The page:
« PreviousContinue »
Note 14. Page 135, line 61.
paradise to well-behaved women; but by far the greater An emir by his garb of greeu.
number of Mussulmans interpret the text their own Green is the privileged colour of the Prophet's nu- way, and exclude their moieties from heaven. Being merous pretended descendants; with them, as here, enemies to Platonics, they cannot discern « any fitness faith (the family inheritance) is supposed to supersede of things » in the souls of the other sex, conceiving the necessity of good works: they are the worst of a them to be superseded by the Houris. very indifferent brood.
Note 23. Page 136, line 75.
The young pomegranate's blossoms strew.
An oriental simile, which may, perhaps, though Salam aleikoum! aleikoum salam! peace be with fairly stolen, be deemed « plus Arabe qu'en Arabie.» you; be with you peace-the salutation reserved for
Note 24. Page 136, line 77. the faithful:- to a Christian, « Urlarula,» a good jour
Her bair in hyacinthine flow, ney; or saban hiresem, saban serula; good morn, good
Hyacinthine, in Arabic « Sunbul ;» as common a even; and sometimes, « may your end be happy;" are thought in the Eastern poets as it was among the the usual salutes.
Note 25. Page 136, line 87.
The loveliest bird of Francuestan.
Franguestan,» Circassia. and beautiful of the species.
Note 26. Page 137, line 26.
«Bismillah! now the peril's past, etc.
Bismillah-« In the name of God;» the commenceAlluding to the dubious suicide of the scorpion, so
ment of all the chapters of the Koran but one, and of placed for experiment by gentle philosophers. Some
and thanksgiving maintain that the position of the sting, when turned
Note 27. Page 137, line 51. towards the head, is merely a convulsive movement: but
Then curl'd bis very beard with ire. others bave actually brought in the verdict, « Felo de 'The scorpions are surely interested in a speedy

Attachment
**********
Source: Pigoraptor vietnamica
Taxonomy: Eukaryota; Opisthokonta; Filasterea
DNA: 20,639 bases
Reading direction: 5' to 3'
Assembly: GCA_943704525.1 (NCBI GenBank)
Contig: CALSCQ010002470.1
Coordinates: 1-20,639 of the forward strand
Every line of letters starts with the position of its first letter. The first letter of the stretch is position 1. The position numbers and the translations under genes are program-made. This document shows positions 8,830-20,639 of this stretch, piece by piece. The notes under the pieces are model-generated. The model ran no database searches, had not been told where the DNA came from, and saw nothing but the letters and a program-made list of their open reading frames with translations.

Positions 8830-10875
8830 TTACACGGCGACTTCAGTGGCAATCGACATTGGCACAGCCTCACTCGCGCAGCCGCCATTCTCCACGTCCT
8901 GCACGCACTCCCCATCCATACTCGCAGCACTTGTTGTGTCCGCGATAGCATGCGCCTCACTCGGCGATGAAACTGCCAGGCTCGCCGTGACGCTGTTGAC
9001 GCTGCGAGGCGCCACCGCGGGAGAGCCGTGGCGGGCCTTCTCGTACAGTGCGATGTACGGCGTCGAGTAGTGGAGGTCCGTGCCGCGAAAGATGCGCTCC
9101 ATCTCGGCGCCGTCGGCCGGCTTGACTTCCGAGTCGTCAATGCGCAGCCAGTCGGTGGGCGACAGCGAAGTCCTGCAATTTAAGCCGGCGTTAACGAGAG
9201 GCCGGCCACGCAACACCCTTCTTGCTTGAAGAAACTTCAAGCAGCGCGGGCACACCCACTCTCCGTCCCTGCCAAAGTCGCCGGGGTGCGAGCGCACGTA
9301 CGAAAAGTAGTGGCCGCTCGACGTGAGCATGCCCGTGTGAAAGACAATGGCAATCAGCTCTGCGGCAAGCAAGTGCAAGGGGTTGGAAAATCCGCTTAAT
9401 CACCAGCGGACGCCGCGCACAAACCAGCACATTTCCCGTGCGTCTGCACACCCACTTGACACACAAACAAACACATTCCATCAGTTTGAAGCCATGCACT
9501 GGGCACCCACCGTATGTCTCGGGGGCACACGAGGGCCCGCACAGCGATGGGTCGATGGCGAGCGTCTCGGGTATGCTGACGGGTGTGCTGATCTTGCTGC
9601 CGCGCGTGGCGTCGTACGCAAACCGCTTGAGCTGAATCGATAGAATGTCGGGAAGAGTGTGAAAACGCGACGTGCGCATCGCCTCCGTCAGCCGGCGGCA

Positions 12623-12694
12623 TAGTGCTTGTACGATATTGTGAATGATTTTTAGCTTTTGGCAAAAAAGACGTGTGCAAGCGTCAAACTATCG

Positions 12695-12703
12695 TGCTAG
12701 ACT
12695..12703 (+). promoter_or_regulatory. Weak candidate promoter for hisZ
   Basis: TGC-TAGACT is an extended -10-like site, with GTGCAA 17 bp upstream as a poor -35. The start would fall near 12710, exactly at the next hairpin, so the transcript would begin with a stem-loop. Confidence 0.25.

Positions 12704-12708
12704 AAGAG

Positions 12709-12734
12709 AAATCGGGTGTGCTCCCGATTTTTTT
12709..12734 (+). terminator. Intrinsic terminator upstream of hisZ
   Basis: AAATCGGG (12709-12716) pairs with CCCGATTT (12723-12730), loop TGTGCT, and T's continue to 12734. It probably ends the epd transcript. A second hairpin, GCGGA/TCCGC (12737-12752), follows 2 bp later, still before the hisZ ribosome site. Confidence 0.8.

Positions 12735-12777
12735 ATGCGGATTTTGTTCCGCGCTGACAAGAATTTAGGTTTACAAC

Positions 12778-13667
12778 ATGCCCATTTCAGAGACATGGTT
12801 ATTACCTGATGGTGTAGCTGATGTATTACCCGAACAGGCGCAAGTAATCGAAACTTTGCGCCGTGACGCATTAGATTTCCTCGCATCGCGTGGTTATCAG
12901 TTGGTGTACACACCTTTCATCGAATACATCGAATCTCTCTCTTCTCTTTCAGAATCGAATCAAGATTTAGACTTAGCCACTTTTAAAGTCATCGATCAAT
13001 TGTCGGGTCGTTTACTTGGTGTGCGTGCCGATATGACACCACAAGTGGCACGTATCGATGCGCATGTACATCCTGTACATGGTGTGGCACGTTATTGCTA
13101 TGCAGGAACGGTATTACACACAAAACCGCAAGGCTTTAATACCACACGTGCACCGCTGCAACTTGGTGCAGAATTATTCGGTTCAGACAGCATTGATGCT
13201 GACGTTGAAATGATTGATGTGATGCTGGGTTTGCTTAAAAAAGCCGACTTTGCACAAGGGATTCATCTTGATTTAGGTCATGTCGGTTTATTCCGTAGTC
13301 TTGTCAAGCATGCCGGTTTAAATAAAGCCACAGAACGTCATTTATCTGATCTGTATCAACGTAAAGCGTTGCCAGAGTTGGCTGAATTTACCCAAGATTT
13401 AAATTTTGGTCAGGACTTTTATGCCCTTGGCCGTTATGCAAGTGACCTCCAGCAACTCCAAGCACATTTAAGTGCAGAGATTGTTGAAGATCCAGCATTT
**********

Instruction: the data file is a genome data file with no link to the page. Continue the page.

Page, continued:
A phenomenon not uncommon with an angry Mussuldecision of the question, as, if once fairly established man. Jo 180g, the Capitan Pacha's whiskers at a diploas insect Catos, they will probably be allowed to live as
matic audience were not less lively with indignation than long as they think proper, without being martyred for a tiger-cais, to the horror of all the dragomans; the the sake of an hypothesis.'
portentous mustachios twisted, they stood erect of their
own accord, and were expected every moment to change Note 18. Page 136, line 30.
their colour, but at last condescended to subside, which When Rbamazan's last sun was set.
probably saved more heads than they contained hairs. The cannon at sunset close the Rhamazan. See note 8.
Note 28. Page 137, line 61.
Nor raised the craven cry, Amaun!
« Amaun,» quarter, pardon. Phingari, the moon.
Note 29. Page 137, line 70.
I know him by the evil eye.
The «evil eye, » a common superstition in the Levant,
of the sun,» etc.- In the first editions «Giamschid » was
Note 30. Page 137, line 124. written as a word of three syllables, so D'Herbelot has
A fragment of his palampore. it; but I am told Richardson reduces it to a dissyllable,
The flowered shawls generally worn by persons of and writes « Jamshid.» I have left in the text the or
rank. thography of the one with the pronunciation of the
Note 31. Page 138, line 51. other.
His calpac rent-bis caftan red.
The « Calpach is the solid cap or centre part of the
head-dress; the shawl is wound round it, and forms the Al-Sirat, the bridge, of breadth less than the thread turban. of a famished spider, over which the Mussulmans must
Note 32. Page 138, line 57. skate into paradise, to which it is the only entrance ;
A turban carved in coarsest stone. but this is not the worst, the river beneath being hell